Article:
Is It Time for a Blockchain Brexit?

The U.K. is on the brink of a previously unthinkable 'hard Brexit' from the European Union. A solution could be found in the capabilities of blockchain.

AccessTimeIconApr 8, 2019 at 4:26 a.m. UTC
Updated May 9, 2023 at 3:03 a.m. UTC
AccessTimeIconApr 8, 2019 at 4:26 a.m. UTCUpdated May 9, 2023 at 3:03 a.m. UTC
AccessTimeIconApr 8, 2019 at 4:26 a.m. UTCUpdated May 9, 2023 at 3:03 a.m. UTC

Pindar Wong is the chairman of VeriFi (Hong Kong) Ltd and a member of CoinDesk’s advisory board. An internet pioneer, he co­founded the first licensed Internet Service Provider in Hong Kong in 1993. 

The following article originally appeared in CoinDesk Weekly, a custom-curated newsletter delivered every Sunday exclusively to our subscribers.

There is a crisis in governance. I’m not talking about bitcoin, but Brexit.

Britain’s exit from the European Union (EU) is not so much a technical crisis between a ‘hard fork’ and a ‘soft fork’ but a legitimacy crisis. Yet the solution to its core dilemma -- politically deciding between a ‘Hard Brexit’ and a ‘Soft Brexit’ -- may actually lay in harnessing blockchain technology’s great potential as an economic governance system for the digital age.

One thing’s clear: the current system is failing. The impasse in Britain requires a radical rethink.

Unless even more time is requested by the UK, and unanimously granted by all 27 member states of the EU, the default option is for the UK to chaotically crash out from the European trade bloc, by leaving without a legal agreement, on Friday, April 12.

As laws have borders, this lack of ‘legal certainty’ is particularly troubling as it risks disrupting cross-border supply chain networks which would be bad news for everyone.

Nations vs networks

Where blockchain can help is that its ‘cryptographic certainty’ avoids the need for bordered thinking in the borderless world created by the internet, a world where laws are difficult to enforce and collaboration difficult toincentivizee.Could thinking harder about what we mean by a ‘border’ be the key to unlocking the current political deadlock?

Let’s consider the 500km border between the Republic of Ireland and Northern Ireland and the failure to find a suitable ‘Irish Backstop.'

No one -- not in EU-exiting Britain nor in EU-remaining Ireland -- wants to return to the troubled times of physical checkpoints that might place lives at risk. All agree this insurance policy should be honoured regardless of the outcome of future EU-UK trade negotiations.

Even though it is never supposed to be called upon, the ‘backstop’ - a last resort to maintain the island’s open border -- risks creating a regulatory border in the Irish Sea, which is unacceptable because Northern Ireland would be treated differently from the rest of UK.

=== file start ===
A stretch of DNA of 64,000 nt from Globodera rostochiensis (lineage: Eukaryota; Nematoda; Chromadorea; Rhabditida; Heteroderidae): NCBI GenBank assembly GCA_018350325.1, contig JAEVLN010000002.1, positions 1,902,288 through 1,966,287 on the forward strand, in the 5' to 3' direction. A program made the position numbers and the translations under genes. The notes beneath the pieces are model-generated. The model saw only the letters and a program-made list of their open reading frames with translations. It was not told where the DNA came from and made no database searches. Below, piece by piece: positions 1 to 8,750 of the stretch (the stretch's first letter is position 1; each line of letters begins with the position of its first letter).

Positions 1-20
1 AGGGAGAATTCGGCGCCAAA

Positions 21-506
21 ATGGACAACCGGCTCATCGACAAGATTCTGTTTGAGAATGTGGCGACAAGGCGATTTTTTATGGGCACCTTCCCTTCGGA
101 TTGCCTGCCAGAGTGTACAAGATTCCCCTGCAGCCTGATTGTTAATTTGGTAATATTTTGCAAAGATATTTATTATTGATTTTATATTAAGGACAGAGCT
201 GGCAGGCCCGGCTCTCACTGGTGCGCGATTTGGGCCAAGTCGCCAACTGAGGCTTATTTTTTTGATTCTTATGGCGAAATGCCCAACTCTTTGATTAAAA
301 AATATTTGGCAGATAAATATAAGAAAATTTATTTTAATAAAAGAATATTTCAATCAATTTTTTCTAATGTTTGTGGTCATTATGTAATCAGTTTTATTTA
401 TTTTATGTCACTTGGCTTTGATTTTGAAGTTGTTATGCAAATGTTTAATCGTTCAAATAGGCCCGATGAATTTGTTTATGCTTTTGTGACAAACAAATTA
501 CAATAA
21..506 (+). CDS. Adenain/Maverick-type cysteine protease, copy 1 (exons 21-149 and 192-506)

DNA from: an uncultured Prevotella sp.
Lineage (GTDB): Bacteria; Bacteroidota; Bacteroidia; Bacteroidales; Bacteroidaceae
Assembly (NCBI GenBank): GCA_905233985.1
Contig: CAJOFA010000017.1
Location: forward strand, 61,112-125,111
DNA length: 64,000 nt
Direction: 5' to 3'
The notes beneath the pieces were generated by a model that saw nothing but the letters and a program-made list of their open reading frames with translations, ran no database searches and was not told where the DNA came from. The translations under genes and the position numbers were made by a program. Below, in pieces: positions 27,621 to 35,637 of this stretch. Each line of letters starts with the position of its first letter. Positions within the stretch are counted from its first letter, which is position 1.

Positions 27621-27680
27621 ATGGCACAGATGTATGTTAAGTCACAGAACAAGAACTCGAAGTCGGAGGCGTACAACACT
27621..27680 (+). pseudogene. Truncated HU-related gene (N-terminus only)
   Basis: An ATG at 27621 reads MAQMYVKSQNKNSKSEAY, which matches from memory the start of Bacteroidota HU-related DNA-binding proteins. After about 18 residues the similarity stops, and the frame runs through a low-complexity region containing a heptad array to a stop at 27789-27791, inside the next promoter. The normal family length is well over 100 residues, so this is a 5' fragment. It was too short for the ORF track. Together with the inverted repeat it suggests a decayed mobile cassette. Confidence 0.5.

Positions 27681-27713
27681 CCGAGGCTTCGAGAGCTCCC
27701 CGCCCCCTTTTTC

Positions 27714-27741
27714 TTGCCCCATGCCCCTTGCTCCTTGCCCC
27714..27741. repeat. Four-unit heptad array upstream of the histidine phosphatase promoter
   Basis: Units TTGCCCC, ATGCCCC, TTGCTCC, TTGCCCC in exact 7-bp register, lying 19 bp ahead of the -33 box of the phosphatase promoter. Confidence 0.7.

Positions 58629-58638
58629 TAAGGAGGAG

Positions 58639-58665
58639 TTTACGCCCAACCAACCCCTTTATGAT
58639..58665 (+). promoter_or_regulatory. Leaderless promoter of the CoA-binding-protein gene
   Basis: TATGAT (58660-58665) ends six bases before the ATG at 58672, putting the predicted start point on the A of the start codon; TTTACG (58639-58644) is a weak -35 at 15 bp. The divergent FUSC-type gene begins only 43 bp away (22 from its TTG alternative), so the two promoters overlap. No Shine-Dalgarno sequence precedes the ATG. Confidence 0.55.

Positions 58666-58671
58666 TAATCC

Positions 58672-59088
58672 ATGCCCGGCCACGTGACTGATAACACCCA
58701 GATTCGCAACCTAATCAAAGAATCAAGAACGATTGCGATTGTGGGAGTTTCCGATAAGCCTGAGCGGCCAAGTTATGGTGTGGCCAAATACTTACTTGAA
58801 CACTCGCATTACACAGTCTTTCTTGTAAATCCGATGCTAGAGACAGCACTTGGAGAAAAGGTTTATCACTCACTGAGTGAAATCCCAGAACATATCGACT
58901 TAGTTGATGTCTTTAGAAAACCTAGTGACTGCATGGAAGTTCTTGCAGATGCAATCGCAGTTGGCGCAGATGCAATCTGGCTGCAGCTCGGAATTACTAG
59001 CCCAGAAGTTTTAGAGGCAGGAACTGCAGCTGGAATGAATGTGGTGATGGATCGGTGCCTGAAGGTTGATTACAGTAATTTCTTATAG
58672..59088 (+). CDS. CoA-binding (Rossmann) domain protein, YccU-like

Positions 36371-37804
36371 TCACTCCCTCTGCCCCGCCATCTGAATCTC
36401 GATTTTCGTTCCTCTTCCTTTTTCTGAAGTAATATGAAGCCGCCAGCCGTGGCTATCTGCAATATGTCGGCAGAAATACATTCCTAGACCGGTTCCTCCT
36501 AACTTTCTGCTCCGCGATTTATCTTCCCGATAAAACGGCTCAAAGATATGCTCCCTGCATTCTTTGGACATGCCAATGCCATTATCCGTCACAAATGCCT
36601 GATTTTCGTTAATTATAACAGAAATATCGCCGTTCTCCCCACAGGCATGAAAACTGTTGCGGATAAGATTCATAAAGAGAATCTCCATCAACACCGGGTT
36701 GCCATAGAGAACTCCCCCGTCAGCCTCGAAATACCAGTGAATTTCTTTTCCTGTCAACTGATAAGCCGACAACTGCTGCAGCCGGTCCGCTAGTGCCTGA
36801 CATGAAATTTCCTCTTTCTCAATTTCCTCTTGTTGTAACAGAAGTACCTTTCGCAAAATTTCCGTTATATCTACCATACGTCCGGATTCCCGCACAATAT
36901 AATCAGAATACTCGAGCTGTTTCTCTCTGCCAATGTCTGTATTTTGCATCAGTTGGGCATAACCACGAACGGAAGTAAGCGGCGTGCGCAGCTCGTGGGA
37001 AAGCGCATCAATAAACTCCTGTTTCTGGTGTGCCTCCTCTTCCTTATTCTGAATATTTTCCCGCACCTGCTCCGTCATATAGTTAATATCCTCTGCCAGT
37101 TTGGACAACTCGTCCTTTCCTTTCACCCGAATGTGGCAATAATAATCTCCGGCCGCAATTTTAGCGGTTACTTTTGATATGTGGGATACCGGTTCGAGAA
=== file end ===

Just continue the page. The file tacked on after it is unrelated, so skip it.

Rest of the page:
Yet Brexit is supposed to be what the acronym implies: an exit from the EU rules and self-determining the free flow of goods and services across international borders. How can policymakers come up with a solution that honors that change, reimposing tariffs and controls, while still protecting human lives?

The solution lies in rethinking the very idea of a border.

A border in time

In the internet age, the governance borders that matter most are not bound along geographical or political lines. They are based on time, an invisible metric that is fairer and arguably the hardest of hard borders. You can’t go back in time. And, if you get down to it, this concept of “border in time” is what a blockchain represents.

That is why today I’m calling for the UK and EU governments to participate in a bottom-up process to establish a ‘Brexit Blockchain’: where customs authorities use a blockchain architecture to take the friction out of tariff enforcement by agreeing on the provenance of economic activity on a temporal, not geographic, basis.

The key would be to use a government recognized stablecoin to lock/unlock product delivery, to incentivise deployment and to complement existing solutions for digitizing international trade from firms like the UK’s Provenance, Denmark’s Maersk and France’s Carrefour .

Individual per-product tariffs could be implemented, with automated payments made as products move back and forth across national borders. The tariffs could be dynamically adjusted as political demands dictate; with as many borders in time, and currency-pair stablecoins, as needed.

Initially, only a Euro/Pound stablecoin would be used with nominal or zero tariffs enforced. This would result in a ‘Customs network,' not a ‘Customs Union’, though initially, it would behave like one.

Don’t trust, verify

When the Withdrawal Agreement doesn’t mention the internet (a big zero), where does one even start a multi-stakeholder process? I would start the coordination game by listening to industry at next month’s Consensus conference (May 13-15) and learn from existing international governance organizations.

Then I’d take any output to the International Organization for Standardization (ISO)/ TC307 Blockchain meeting that will be held in Dublin, Ireland on May 27-31. Then I’d cross my fingers!

To be sure, for Britain and the EU to view governance in this manner is a pipe dream, but it’s my hope that the seemingly inevitable train wreck that lies ahead for Britain will lead to some more enlightened thinking about the real problem at hand: scaling governance.

I might not get my Brexit Blockchain next month, but in the spirit of “failing fast,” perhaps the powers-that-be will learn from this crisis and realize that they need to rewrite the rulebook -- quite literally. The top of this rulebook should read: ‘No one is above the Law, No Nation below Mathematics.'

Clock image via Shutterstock

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